It has different deals depending on your credit score, with rates starting from 5.8% APR (12.2% rep APR) and going up to 30% APR for people with a bad credit history. This is a high APR and you should see if you could get cheaper credit elsewhere, or find a different way to access a car before signing up to deals with such high interest costs.

Zuto – Broker site Zuto allows anyone to apply for car finance with it, but is especially good if you’d find it difficult to get finance elsewhere, for example, the self-employed, or people with a poorer credit history.

The rate you’ll get depends on how good your credit history is. If it’s excellent, rates are available from 9.9% rep APR. But, poor credit scorers could end up being charged 34.3% APR. Again, like the above, this is a really high APR, so always check you can’t get cheaper credit elsewhere, or find another way to get a car.

Carzu – When it comes to getting a broker to look after the process of searching for the right car, as well as finding the right finance scheme for your budget, Carzu is definitely one of the better options available (Carzu can also be used just for finance). APRs depend on the amount you might want to borrow. However, rates in general start from 4.8% rep APR.

Halifax Bank – Although not an online broker, Halifax offers a Flex Car Plan PCP deal, which provides a similar service, although it’s only for its current account customers at the moment. As with the other financing methods here, Halifax will send the cash straight to the dealer you’re buying from. This means it will therefore own the car until the end of the deal. Halifax’ Flex Car plan has a 3.4% representative APR.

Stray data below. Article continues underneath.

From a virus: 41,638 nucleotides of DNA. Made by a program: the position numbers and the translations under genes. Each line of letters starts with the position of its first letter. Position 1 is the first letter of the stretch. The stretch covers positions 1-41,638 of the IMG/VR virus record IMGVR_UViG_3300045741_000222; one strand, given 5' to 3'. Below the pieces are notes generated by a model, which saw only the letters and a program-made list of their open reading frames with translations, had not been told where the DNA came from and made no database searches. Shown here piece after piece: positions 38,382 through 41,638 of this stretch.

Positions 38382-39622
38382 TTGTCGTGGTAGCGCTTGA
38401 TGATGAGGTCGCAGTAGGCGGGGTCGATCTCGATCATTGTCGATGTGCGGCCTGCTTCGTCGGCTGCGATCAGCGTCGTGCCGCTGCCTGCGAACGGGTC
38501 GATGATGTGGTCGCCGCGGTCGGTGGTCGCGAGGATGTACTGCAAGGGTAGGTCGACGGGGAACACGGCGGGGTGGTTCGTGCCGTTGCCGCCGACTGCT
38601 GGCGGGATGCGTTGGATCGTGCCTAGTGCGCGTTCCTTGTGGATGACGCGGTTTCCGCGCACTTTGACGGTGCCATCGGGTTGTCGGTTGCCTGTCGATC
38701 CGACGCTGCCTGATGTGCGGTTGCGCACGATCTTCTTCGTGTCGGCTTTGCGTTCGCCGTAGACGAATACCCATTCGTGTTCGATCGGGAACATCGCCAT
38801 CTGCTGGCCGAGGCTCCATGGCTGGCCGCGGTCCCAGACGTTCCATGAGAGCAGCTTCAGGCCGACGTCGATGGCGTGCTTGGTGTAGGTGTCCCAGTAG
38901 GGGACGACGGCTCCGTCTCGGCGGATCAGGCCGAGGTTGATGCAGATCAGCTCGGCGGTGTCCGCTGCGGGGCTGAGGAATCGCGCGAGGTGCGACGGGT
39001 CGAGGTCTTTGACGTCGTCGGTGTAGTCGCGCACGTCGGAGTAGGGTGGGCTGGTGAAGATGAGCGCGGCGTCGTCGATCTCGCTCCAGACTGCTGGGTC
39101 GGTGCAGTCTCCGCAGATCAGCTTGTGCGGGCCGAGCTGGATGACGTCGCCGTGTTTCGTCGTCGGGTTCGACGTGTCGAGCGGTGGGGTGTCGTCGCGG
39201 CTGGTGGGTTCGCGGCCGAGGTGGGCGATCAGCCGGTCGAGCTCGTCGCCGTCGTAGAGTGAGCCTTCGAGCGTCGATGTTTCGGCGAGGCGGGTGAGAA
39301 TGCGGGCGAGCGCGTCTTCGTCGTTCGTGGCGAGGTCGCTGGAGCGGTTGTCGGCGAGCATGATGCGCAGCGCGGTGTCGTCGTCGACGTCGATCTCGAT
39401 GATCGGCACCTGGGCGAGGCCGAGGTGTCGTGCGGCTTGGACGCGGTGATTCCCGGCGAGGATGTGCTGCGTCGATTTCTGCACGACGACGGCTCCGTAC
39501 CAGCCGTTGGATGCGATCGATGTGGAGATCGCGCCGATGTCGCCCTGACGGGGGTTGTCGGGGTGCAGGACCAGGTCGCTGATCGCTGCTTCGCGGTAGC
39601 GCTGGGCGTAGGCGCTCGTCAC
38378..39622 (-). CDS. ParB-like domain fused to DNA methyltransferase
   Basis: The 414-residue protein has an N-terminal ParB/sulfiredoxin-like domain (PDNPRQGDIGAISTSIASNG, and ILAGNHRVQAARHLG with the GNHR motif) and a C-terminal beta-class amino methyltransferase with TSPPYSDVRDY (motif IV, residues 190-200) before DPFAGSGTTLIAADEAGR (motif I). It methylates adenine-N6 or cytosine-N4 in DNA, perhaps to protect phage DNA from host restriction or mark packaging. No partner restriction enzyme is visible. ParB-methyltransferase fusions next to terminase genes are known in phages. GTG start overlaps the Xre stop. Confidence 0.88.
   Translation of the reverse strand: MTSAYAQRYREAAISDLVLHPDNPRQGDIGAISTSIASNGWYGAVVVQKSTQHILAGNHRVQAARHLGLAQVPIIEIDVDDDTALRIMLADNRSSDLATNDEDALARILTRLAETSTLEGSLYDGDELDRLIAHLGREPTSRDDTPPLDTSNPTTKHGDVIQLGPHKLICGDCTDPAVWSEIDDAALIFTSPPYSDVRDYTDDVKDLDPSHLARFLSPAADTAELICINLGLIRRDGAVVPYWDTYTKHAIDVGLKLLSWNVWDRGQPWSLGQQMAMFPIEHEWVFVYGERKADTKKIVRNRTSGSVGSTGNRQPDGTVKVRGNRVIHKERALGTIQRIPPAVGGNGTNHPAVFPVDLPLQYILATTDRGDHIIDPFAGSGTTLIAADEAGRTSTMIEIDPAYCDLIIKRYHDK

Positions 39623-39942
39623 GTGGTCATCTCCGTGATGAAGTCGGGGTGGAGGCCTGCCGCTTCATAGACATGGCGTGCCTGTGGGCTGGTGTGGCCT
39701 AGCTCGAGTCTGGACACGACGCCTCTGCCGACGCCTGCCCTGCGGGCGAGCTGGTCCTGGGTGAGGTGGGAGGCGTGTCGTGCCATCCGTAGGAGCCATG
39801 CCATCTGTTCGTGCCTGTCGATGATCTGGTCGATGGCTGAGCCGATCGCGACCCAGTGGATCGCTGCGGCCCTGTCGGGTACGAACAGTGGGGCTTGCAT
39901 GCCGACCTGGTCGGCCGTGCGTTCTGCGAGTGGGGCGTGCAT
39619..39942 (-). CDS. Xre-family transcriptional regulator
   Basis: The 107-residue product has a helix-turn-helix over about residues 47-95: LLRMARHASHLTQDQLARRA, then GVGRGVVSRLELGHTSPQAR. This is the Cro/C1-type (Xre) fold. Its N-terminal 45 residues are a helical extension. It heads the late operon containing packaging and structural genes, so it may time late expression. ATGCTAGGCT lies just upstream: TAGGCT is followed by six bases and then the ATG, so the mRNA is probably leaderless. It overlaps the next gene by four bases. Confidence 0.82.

MC Wiley Calls Ed Sheeran and Drake ‘Culture Vultures’ on BBC’s 1Xtra

MC Wiley, who is famously known as the ‘Godfather of Grime’ has suddenly taken up arms against global superstars Ed Sheeran and Drake. Wiley appeared on BBC’s 1Xtra and pulled no punches in his criticism of Sheeran and Drake. However, Wiley is well known for engaging in such endeavours whenever he is about to release a new album.

Speaking to the 1Xtra’s host Dotty, Wiley started off by quoting one of Sheeran’s most successful songs: “I’m mad at Ed Sheeran because he said ‘You need me man, I don’t need you’.

But Ed, the other day mate, you had to use grime to tip your song over the edge.”

Wiley was referencing the remix to Take Me Back to London – which was produced by fabled grime producer and DJ Sir Spyro and featured famous grime artists such as Stormzy, Jaykae and Aitch. The Ed Sheeran remix also reached number one on the chart.

Wiley continued his angry rant: “Listen, we helped that guy get into the picture. I done something for him – ‘You’. It’s on his album, isn’t it? So when I went to do my one I was told, ‘You can’t do this, Ed can’t do the video. You can’t use Ed’, basically.